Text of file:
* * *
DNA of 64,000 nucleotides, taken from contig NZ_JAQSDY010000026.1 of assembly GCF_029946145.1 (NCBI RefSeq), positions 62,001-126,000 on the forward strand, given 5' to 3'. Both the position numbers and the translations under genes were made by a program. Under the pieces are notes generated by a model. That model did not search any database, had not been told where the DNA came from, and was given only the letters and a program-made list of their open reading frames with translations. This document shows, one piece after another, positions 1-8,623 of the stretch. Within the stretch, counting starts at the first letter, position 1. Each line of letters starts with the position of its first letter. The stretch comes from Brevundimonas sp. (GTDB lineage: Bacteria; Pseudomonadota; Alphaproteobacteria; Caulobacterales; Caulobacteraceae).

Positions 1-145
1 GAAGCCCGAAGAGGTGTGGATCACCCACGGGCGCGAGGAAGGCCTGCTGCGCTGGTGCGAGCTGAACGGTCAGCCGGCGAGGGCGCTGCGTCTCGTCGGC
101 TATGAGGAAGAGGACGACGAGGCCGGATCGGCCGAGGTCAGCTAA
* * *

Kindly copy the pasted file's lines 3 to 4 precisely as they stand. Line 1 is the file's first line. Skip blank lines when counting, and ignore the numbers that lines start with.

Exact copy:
1 GAAGCCCGAAGAGGTGTGGATCACCCACGGGCGCGAGGAAGGCCTGCTGCGCTGGTGCGAGCTGAACGGTCAGCCGGCGAGGGCGCTGCGTCTCGTCGGC
101 TATGAGGAAGAGGACGACGAGGCCGGATCGGCCGAGGTCAGCTAA